Posted 2 April, 2015 by Maya Richman

How we’ve surveyed teams to strengthen org security

Darth Grader

(Credit: JD Hancock)

In a recent blog post about organizational security resources, we shared a link to a survey we have used to better understand a staff’s use of technology. In this post, we want to dive deeper into the rationale behind the questions we’ve developed and share a few questions and challenges that remain.

Why a survey?

In our work supporting the development of effective organizational security practices, we have found it useful to begin by engaging the organization’s staff in a survey. This survey is meant to capture an overview of how staff of an organization use technology, both personally and in their work.

We find surveys particularly useful in this process because:

  1. They create a baseline for how the staff currently uses technology
  2. They help us craft relevant follow-up interviews with staff
  3. They help us set a scope for our security recommendations for the organization

The results can easily be shared with an organization’s management to provide them with information that they may not know about what technology their staff are using. This means that right from the start we are creating something useful for an organization.

What questions do we include in the survey and why?

We start by breaking it down into security-related categories: Hardware, Software, Software updates, Internet Use, Security, Data Storage, Phone, and Travel. The categories are helpful for organizing different security risks and crafting a custom security plan for each staff member.

You may be surprised that security is a standalone question. Remember that this is to understand an organization’s technology use at the beginning of a security support process. That means that at the time of the survey, their use of security technology (and understanding of it) is likely limited.

Within each category we have various questions that let us know how much experience each staff member with particular technologies. We intentionally frame the questions in a way that doesn’t make people feel stupid or defensive. Here are some example questions from the category on security:

What kind of passwords do you use normally?

  • Long complex ones that my password manager generates
  • A few complex passwords that I remember
  • A few strong ones that I use for my important accounts
  • A simple password that I can remember for most accounts

How often do you change your passwords?

  • Not unless a program tells me I have to. If it works, why change it!
  • I have had the same since high school
  • I change them every few months
  • I am password ninja with long complex passwords that I change frequently

The survey draws out different levels of security experience and insight within the organization. Imagine a staff that has a few people who are very knowledgeable about secure browsing on the internet, but never update their passwords for their accounts. Within that same team, there might be staff that use password managers for creating and protecting account passwords, but who don’t know how to check that sites are secured with SSL. Learning about the different digital habits of staff members can help us identify (and empower) existing security champions to plan hands-on trainings and opportunities for skill sharing within the team.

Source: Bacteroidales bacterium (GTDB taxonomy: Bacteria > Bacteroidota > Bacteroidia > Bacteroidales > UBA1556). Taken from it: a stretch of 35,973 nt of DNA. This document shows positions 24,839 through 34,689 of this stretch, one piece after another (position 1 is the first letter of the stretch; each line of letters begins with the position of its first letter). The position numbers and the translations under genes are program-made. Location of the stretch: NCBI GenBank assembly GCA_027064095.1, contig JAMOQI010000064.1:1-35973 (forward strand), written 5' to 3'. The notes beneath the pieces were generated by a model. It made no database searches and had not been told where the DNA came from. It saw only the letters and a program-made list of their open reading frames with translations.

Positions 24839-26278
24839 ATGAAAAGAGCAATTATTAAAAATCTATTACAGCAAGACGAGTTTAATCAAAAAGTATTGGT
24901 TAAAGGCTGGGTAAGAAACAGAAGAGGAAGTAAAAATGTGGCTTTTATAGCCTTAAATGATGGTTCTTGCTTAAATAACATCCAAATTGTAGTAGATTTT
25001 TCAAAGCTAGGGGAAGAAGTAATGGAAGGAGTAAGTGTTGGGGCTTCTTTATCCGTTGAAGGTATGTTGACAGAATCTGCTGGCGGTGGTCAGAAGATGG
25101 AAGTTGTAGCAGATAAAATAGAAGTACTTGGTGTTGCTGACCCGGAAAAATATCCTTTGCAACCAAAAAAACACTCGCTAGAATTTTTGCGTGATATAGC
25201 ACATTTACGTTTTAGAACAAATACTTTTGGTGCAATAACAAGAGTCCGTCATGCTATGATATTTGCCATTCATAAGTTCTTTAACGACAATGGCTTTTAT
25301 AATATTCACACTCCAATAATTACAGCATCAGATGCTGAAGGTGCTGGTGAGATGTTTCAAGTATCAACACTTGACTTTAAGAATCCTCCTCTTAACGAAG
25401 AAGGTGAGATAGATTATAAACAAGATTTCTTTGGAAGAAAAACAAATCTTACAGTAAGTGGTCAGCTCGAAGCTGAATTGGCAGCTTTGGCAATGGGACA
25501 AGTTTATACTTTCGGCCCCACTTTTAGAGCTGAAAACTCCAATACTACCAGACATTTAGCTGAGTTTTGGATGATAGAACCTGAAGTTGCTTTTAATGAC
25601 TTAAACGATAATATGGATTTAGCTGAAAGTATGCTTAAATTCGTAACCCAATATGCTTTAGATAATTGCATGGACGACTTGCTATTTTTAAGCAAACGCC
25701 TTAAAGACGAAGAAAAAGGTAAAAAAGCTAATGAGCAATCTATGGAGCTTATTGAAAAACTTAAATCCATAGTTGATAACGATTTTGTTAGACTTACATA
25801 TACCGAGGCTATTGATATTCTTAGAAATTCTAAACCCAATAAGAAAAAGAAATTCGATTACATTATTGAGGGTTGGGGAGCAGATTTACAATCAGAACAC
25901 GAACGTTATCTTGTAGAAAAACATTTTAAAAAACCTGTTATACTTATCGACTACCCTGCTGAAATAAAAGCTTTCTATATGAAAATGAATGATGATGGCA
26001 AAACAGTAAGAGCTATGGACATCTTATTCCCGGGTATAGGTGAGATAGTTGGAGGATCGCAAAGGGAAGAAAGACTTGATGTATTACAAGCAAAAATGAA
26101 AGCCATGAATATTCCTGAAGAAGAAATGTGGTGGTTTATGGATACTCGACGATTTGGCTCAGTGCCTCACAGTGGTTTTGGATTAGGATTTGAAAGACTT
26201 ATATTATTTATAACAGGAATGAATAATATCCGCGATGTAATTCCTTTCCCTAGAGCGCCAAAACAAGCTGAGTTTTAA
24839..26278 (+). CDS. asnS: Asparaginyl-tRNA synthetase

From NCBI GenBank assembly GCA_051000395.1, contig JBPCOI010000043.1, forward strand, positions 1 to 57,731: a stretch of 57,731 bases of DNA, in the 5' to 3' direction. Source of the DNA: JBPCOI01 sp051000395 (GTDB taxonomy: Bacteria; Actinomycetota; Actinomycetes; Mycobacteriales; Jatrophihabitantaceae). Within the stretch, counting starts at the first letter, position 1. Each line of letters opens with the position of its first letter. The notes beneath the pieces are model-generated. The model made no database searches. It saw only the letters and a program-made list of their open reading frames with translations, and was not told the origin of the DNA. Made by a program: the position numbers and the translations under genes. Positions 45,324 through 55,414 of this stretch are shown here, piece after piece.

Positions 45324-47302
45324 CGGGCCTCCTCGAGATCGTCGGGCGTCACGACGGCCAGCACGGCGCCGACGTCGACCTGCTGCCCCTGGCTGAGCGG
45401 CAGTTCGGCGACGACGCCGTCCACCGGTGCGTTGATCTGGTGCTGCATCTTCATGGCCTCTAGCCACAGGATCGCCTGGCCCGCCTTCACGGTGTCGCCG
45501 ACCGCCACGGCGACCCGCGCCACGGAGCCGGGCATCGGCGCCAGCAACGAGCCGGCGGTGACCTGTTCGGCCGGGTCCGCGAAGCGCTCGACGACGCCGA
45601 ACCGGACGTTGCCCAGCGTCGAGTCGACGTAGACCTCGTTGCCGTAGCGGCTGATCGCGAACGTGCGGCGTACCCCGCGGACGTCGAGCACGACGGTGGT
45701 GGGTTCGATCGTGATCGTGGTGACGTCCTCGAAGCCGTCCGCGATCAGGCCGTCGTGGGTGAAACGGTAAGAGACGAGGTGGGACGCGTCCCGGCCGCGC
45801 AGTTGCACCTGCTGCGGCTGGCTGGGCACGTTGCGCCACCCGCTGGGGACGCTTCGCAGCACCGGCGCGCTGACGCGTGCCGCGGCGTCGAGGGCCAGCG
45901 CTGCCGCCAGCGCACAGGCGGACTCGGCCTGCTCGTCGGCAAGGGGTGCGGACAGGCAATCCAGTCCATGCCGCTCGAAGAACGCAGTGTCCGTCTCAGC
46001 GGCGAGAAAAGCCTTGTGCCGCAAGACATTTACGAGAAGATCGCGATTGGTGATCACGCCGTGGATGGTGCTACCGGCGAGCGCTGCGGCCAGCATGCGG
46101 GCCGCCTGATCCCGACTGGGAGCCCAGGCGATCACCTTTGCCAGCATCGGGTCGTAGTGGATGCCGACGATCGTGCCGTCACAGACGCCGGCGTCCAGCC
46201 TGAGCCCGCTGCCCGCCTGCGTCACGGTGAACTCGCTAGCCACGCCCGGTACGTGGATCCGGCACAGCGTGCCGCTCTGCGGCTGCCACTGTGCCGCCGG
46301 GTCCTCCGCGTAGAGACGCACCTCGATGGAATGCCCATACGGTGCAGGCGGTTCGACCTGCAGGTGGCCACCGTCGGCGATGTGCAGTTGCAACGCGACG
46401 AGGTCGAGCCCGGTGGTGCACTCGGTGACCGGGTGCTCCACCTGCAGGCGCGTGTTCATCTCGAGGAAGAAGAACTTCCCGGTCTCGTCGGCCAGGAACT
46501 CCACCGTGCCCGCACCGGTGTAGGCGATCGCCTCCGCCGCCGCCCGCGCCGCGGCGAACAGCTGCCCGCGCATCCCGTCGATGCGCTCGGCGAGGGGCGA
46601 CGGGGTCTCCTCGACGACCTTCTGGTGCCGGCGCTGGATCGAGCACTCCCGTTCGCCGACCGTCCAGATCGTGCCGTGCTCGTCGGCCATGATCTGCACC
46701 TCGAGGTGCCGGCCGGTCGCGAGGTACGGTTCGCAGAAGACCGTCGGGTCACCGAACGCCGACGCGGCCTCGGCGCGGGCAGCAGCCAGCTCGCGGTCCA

What do we do with the results?

The first step is to make sure everyone fills out the survey. How long it takes for different team members to take the survey can be an interesting way of detecting who is excited about the process (and who may need some extra convincing). Once the results are in, we do some preliminary analysis to see if we can find any interesting insights. We then begin to prioritize awareness raising and training based on low-hanging fruit. This makes it possible to find entry points for early engagement and successes.

We share the information with the organization in three ways:

  • we provide them with an overview of the hardware and software that their team uses so that they can better understand how tech is used in their team
  • through conversations and the information we collection from the surveys, we identify high priority threats and low hanging fruit (like https and passwords)
  • we use the data to develop a plan that management and technology leads in the organization review with their team

Later in the process we use the data to check back on progress (and remind the organization that even though security improvements can feel like a drop in the ocean, that they have come far in their work).

What questions and challenges remain?

We are interested in improving the way that these survey results can be used to monitor and evaluate the type of support we provide. Right now the survey is very useful for diagnostics, but we want to use it better as a progress indicator and check-in. We’re also interested in exploring how we can use microsurveys throughout our support process to measure one or two things and can be filled out quickly and frequently. We would love to hear from you if you’ve had success or informative failure with using data-driven approaches to motivate organizational change. We also really interested in working with more organizations who are looking for help tackling organizational security challenges.

Here is a link to the initial survey we use with organizations; and here is a link to a survey that uses.

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